Shortly after publishing this blog on 10 November 2021, NSW Government is now trying very hard to save businesses from half a billion dollar COVID bill.
NSW Government bill to repeal the Covid-19 presumption of workers’ compensation claims has been referred to a parliamentary committee for review.
The committee is not due to report until February 2022.
Recovery Partners were proud to host Life After Lockdown where David Allan from Willis Towers Watson spoke about the impacts of COVID-19 on workers compensation and the possibility of a COVID-19 levy.
David Allan – Workplace Risk Solutions Director at Willis Towers Watson
David has close to 15 years’ experience in the workplace risk industry. He has supported many of the world’s largest organisations with their workers compensation and work, health and safety programs by implementing strategies to protect their people and their organisations.
Impacts of COVID-19 in the workplace risk space
David explains several impacts of the pandemic that he has noticed in the workplace risk space.
“From a safety perspective, within most organisations we’ve seen WHS professionals really driving the response for organisations with regards to COVID-19. A lot of them have had to become infectious disease specialists. WHS teams have really led the way.”
David also highlights another change.
“Also in the safety space, I’m not sure if it’s an impact but it’s come in the time of COVID-19, we’ve seen industrial manslaughter provisions introduced and revised in some jurisdictions, most notable probably Victoria and also the ACT.”
David agrees wholeheartedly with Chris Doyle about the growing epidemic of mental health and mentions the emergence and introduction of guidance documents across the world with regard to managing psychosocial hazards in the workplace.
Impacts to workers compensation
“NSW and VIC have been impacted significantly… The most recent report from WorkSafe from 2019/20 referenced a 3 billion dollar deficit to the Victorian Workers Compensation Scheme and we’re hearing that’s going to increase to around 4.5 billion dollars when the next annual report comes out. And NSW are running at around a 2 billion deficit. COIVD-19 has played a big part in these financial positions,” explains David.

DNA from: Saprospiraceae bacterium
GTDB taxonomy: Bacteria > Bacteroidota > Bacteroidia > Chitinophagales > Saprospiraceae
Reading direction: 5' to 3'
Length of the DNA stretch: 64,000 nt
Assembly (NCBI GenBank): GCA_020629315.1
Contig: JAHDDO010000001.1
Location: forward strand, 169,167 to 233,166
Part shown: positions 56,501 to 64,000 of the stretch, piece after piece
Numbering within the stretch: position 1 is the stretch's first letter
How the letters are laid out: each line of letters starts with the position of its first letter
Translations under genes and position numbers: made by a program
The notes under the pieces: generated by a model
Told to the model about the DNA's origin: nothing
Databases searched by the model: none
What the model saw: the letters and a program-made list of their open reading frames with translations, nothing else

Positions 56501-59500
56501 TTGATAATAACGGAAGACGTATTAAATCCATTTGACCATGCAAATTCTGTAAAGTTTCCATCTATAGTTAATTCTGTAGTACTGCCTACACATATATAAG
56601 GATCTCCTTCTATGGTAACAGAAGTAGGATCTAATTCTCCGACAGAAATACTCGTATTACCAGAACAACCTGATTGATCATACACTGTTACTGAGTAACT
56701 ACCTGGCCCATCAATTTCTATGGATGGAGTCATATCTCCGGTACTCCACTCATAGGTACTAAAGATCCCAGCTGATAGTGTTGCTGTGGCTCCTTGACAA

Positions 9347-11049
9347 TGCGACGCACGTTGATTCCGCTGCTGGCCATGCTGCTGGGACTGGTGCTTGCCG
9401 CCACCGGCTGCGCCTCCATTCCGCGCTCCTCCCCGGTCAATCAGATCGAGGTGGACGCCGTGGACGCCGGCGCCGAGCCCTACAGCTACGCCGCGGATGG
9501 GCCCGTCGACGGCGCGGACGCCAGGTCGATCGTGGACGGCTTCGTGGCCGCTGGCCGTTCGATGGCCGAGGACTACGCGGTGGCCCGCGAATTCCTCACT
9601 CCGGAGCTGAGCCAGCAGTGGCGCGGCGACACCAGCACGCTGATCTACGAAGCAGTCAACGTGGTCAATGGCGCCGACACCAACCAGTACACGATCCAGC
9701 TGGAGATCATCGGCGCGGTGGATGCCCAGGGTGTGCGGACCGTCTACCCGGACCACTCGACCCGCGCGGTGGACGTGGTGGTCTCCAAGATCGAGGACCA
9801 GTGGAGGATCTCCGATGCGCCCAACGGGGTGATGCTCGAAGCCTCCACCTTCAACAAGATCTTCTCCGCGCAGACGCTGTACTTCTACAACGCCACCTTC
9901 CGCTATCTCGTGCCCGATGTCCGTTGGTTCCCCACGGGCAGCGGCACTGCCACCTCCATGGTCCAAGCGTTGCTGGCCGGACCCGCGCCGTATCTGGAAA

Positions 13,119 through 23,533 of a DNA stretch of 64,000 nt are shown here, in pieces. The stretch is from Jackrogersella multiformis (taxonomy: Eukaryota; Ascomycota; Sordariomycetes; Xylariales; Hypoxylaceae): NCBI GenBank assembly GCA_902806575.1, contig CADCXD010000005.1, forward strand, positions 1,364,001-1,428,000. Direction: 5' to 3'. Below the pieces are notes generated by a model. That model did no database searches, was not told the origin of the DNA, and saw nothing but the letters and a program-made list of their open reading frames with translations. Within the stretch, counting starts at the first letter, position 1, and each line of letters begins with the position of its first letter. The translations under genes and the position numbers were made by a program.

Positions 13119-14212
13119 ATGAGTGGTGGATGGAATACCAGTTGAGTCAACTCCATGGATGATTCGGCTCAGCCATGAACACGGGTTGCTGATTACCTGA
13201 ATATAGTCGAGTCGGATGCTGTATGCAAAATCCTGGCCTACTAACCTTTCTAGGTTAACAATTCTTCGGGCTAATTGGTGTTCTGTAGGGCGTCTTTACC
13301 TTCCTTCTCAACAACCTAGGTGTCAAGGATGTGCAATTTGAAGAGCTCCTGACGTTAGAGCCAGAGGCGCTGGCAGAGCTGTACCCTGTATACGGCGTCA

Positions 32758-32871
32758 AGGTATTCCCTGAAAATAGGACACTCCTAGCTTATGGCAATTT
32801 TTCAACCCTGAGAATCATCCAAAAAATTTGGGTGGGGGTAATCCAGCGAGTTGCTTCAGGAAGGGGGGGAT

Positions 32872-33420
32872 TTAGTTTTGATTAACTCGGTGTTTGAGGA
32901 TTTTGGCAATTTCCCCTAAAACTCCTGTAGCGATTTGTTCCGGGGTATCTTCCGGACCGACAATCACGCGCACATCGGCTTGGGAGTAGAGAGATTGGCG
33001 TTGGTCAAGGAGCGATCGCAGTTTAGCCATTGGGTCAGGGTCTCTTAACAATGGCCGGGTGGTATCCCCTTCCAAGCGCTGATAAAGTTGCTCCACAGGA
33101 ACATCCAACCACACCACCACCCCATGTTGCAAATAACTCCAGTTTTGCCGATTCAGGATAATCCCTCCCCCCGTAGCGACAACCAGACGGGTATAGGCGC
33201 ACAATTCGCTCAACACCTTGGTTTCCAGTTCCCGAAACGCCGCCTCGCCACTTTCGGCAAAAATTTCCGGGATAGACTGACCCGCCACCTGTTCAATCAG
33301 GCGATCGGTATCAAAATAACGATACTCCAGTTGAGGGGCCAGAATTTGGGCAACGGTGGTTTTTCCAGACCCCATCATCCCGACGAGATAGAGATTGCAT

The term ‘at work’ has also impacted claims.
“The other big impact to workers comp if I had to call out something is the reimagining and expansion of the definition of ‘at work’ which I think continues to evolve.”
Impacts on employers
Data from SIRA estimates 638 million dollars in costs in the next 12 months.
“For employers, there’s going to be ongoing pressures on pricing… the 600 million dollars that SIRA is forecasting just for NSW, there’s seven other jurisdictions and that’s going to need to be paid by somewhere. There might be an introduction of some sort of COVID-19 levy that’s brought in in certain states. For example, in NSW there’s the dust disease levy that everyone pays every year as part of their premium, there could be a COVID-19 levy or something that’s introduced to different states to cover the costs of these claims.,” says David.
A word on insurance claims and ‘perception’
“From an employee perspective, to put it simply, there’s coverage for COVID-19 claims,” says David.
Every case is assessed on its merit.
“Workers Comp you’ve heard the word ‘perception’ and I think it’s going to get tested very much. If someone perceives they’re going to be at greater risk of getting COVID-19 [from an unvaccinated person] and they submit a claim for that… It could potentially get accepted. Each case will be assessed on its merit, taking all the factual circumstances into account,” says David.
David emphasises that Workers Comp Policies will respond if someone has an exposure to COVID-19 and every case is assessed on its merit.
“I think case law is going to be created as time goes on as well. There’s the landmark decision of the man who was travelling for work and caught COVID and passed away. This time we’re coming out of lockdown and we’re living with COVID-19, I think case law is going to keep getting created with these different random scenarios that come up over time,” explains David.
When describing risk mitigations tools, David mentions COVID-19 safe plans, mandates for vaccinations where appropriate and Rapid Antigen Testing. David describes Rapid Antigen Testing as a big risk mitigation strategy.
You may be interested in our COVID-19 Return to the Office Risk Assessment Template.
Disclaimer – these articles are provided to supply general safety information to people responsible for OHS in their organisation. They are general in nature and do not substitute for legal and/or professional advice. We always suggest that organisations obtain information specific to their needs. Additional information can be found at https://www.safeworkaustralia.gov.au/